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Soup in the News

(Archive Dateline: June 2003)

Date Item
Agence France Presse
Nineteen workers at a Vietnamese seafood factory were poisoned by pork noodle soup served at the factory canteen.
National Post (Canada)
Francine Dube reports on the close of the St-Jean Baptiste (Newfoundland) hike with francophone walkers met at the finish line with the traditional warm rabbit soup.
Press Association
Chris Parkin reports on James Joyce scholars celebrating Joyce's birthday with the "thick giblet soup" mentioned in his novel Ulysses.
St. Petersburg Times (Florida)
Lorrie Lykins reports on Pat Hitchcock's new book about her parents Alfred and Alma, which recounts the birthday dinner with turtle soup that Alma made for Tippi Hedren in 1963.
Sunday Times (London)
Paul Donovan reports on Hillary Clinton's revelation that Boris Yeltsin once served her moose lips in soup ("They looked like rubber bands that had lost their stretch"). No, she didn't eat them, "great Russian delicacy" notwithstanding.
Evening Chronicle (Newcastle, UK)
In medieval times, strawberries were considered an aphrodisiac and were served to newlyweds in England at their wedding breakfast in a soup with borage and soured cream.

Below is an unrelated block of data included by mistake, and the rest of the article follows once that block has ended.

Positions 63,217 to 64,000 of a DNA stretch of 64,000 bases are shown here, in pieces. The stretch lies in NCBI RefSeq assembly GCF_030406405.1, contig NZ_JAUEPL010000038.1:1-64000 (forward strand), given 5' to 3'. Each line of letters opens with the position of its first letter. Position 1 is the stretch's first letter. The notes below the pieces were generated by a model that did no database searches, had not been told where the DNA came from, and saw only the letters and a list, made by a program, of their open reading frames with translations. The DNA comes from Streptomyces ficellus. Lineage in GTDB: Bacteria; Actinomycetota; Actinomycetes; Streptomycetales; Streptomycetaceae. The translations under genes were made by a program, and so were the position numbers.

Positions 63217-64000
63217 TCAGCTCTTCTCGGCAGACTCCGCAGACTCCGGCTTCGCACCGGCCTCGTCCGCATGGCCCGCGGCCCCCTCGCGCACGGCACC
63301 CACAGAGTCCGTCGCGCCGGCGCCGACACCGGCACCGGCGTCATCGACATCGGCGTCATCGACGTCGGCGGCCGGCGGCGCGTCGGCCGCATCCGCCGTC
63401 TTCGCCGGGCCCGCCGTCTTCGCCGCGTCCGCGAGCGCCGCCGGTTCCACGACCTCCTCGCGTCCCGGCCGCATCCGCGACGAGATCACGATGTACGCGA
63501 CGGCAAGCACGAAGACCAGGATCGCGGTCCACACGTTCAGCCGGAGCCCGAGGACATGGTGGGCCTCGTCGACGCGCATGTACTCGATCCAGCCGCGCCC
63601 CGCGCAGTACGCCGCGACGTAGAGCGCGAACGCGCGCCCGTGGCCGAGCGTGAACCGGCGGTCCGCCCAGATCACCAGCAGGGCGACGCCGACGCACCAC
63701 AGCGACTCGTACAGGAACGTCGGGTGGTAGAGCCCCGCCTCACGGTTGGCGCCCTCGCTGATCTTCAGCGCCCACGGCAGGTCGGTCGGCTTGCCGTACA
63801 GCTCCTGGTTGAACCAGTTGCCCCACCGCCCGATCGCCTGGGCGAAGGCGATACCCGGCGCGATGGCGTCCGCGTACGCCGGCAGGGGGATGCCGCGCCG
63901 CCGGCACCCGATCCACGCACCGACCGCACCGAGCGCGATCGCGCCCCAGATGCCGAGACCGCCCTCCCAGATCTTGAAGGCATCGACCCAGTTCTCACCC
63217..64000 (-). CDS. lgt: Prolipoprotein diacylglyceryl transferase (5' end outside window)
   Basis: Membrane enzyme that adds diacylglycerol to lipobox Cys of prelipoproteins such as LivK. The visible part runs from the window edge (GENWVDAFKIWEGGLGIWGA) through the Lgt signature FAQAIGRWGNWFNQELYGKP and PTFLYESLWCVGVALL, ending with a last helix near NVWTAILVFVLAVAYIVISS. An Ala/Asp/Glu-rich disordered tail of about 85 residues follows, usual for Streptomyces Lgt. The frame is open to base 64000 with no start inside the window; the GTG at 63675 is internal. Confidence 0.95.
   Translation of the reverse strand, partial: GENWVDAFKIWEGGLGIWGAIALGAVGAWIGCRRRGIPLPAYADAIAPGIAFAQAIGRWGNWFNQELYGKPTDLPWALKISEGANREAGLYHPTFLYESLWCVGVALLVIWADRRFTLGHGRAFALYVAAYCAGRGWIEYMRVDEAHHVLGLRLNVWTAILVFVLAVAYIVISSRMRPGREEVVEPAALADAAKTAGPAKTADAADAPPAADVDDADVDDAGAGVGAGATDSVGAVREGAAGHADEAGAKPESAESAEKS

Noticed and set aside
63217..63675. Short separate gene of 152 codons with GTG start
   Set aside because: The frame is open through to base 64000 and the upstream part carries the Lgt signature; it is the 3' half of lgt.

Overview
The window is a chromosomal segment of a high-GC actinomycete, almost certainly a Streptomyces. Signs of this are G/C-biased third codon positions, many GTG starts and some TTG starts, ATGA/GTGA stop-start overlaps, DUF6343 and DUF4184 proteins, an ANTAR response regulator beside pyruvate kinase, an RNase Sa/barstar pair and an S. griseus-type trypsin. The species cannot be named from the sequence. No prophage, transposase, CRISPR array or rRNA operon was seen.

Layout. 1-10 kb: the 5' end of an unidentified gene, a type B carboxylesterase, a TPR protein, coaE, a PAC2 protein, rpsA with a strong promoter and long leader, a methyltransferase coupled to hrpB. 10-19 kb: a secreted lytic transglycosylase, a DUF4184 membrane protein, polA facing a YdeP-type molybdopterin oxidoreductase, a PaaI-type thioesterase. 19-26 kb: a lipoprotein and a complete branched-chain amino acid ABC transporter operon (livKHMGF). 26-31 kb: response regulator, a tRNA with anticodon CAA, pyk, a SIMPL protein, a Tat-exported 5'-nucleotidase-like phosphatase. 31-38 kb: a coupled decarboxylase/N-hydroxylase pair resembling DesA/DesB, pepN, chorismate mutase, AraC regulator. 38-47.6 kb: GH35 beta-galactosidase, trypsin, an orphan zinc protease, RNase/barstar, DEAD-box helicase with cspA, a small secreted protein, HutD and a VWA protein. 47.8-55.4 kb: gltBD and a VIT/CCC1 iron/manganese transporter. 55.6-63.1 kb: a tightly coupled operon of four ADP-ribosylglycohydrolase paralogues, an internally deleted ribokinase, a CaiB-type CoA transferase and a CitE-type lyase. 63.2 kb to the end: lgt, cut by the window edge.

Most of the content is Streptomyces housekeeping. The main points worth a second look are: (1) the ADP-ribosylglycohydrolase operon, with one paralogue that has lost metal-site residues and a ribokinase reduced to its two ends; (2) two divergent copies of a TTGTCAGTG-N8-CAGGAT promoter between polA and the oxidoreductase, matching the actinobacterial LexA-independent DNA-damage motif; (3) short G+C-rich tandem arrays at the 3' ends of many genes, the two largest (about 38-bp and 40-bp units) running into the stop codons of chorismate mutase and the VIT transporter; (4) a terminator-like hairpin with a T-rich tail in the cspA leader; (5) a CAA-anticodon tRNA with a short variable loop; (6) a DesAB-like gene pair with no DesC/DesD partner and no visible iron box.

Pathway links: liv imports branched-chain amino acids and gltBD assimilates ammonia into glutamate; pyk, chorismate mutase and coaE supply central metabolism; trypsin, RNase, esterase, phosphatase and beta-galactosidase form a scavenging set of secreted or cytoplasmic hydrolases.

Sydney Morning Herald
Lee Glandinning reports that scoundrel Eddy Elferkh, accused of murdering his 83-year-old paramour, millionairess Doris Mabel Batty, with poisoned soup in hopes of inheriting her estate, has gotten off scott free as there is not enough evidence to charge him with the crime.
People magazine
Pam Lambert reports on Olympic gold medal ice skater Oksana Baiul, skating back form the brink of alcoholism with her love for her Ukrainian-American husband and making his favorite cold cucumber soup for him.
Chicago Tribune
Annemarie Mannion reports on Esther Hershenhorn publicizing her new children's book "Chicken Soup By Heart" by making pretend chicken soup at a Book Fair with a rubber chicken.
Straits Times (Singapore)
Crocodile meat, commonly made into a tonic soup for people with respiratory problems, is about to be marketed in Singapore as a "light, tasty snack."